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First Law of Thermodynamics

  1. Feb 18, 2010 #1
    Concerning the first law of thermodynamics:

    dE = q - w
    dE: change in internal energy of a system
    q: heat added/removed from system
    w: work on/by the system

    What is the difference between q (heat added/removed from the system) and H (enthalpy, or heat flow)? Are they analogous to each other?
     
  2. jcsd
  3. Feb 18, 2010 #2
    First off, enthalpy is a state quantity and heat is not. For instance, you can talk about how much enthalpy a system has, but you can't talk about how much heat it has.

    You could, however, compare a change in enthalpy to the heat added to a system. Enthalpy is defined as:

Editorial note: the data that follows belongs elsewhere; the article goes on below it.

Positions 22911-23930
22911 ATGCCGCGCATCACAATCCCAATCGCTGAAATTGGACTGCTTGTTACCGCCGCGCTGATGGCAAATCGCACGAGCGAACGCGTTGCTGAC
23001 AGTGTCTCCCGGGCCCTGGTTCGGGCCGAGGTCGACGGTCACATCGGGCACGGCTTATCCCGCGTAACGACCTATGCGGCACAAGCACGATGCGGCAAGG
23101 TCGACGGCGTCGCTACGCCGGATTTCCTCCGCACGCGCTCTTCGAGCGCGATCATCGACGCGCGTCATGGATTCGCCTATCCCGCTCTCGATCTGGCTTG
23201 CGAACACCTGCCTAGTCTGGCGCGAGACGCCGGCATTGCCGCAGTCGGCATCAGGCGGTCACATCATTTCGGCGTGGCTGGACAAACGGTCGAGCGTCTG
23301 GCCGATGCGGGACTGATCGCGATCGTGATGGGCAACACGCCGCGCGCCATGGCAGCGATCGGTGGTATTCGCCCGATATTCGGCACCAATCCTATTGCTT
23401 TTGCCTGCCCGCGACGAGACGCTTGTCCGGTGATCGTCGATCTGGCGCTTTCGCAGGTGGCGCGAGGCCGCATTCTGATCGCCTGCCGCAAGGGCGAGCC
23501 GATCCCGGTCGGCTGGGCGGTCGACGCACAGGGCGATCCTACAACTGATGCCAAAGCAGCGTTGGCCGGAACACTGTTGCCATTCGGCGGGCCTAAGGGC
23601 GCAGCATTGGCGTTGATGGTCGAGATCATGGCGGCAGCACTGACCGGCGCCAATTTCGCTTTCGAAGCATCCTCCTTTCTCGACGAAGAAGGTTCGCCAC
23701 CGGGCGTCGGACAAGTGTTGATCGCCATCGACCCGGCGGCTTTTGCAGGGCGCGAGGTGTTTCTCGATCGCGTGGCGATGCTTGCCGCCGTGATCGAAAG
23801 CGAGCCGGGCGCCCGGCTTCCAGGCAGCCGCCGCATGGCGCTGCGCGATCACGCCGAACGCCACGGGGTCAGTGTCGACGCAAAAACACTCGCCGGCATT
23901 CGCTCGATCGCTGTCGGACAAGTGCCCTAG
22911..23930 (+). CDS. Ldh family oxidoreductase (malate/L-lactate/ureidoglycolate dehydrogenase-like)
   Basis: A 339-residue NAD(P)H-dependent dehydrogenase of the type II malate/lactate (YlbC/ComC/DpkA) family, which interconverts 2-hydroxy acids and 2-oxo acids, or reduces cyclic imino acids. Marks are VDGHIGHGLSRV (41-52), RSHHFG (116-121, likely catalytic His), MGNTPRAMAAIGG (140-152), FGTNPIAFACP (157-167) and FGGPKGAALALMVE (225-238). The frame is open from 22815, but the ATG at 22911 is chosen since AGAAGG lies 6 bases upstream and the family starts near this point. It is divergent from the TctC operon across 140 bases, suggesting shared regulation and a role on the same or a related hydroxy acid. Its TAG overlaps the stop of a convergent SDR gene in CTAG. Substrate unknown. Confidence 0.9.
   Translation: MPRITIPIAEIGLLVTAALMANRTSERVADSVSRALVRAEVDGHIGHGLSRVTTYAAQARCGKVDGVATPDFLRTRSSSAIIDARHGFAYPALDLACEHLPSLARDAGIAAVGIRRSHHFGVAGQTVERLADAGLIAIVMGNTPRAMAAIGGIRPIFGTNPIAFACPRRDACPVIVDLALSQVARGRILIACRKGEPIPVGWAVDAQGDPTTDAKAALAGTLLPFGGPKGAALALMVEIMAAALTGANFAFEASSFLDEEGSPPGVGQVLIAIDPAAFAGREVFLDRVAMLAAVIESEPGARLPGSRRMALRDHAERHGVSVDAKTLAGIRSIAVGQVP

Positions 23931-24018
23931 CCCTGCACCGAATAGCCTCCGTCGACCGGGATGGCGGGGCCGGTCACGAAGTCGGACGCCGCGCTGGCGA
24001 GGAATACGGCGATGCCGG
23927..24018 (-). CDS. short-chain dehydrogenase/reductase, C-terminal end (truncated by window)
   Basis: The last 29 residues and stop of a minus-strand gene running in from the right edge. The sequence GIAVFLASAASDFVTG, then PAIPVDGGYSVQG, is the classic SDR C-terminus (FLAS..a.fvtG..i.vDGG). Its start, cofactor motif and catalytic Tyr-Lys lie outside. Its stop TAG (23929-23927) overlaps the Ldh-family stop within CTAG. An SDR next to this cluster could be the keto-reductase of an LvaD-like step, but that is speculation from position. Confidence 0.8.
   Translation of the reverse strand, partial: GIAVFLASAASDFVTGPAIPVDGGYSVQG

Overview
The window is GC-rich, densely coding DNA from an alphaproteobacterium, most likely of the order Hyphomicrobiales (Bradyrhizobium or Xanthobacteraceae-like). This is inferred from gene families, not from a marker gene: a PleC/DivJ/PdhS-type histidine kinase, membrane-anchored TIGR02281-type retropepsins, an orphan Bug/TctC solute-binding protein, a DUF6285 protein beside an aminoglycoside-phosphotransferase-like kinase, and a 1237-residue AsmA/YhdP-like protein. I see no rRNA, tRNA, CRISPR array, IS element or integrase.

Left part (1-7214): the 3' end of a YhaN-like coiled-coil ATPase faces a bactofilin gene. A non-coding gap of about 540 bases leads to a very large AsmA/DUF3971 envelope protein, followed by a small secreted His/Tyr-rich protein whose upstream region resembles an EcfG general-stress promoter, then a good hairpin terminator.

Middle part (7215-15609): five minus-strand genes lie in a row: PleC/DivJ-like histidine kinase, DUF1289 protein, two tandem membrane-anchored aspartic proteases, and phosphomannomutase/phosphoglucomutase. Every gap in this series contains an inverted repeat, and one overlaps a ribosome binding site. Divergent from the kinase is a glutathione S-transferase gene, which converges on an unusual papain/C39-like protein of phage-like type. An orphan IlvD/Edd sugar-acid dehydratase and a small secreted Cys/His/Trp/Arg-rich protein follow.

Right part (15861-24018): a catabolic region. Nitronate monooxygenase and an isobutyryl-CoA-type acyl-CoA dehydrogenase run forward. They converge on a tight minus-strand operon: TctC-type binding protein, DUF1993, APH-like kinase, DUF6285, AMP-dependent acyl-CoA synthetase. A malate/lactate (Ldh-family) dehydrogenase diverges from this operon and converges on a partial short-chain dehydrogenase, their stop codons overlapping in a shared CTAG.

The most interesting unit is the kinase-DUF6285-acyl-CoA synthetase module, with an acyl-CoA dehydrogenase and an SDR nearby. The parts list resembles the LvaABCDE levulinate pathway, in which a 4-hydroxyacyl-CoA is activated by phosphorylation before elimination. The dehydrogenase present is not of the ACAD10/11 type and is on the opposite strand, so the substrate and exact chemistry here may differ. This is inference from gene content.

[tex]H = U + PV[/tex]
    Where P is the pressure of the environment and V is the volume of the system. If you have a change in enthalpy at constant pressure, then:
    [tex]{\Delta}H = {\Delta}U + P{\Delta}V= Q-W+P{\Delta}V[/tex] (using the convention you chose where W is the work done by the system.

    As long as the only work you do on the gas is compression/expansion, [tex]W=P{\Delta}V[/tex] so the change in enthalpy is equal to the heat added to the system. So in a sense enthalpy is a way of letting you ignore compression-expansion work during a given process.
     
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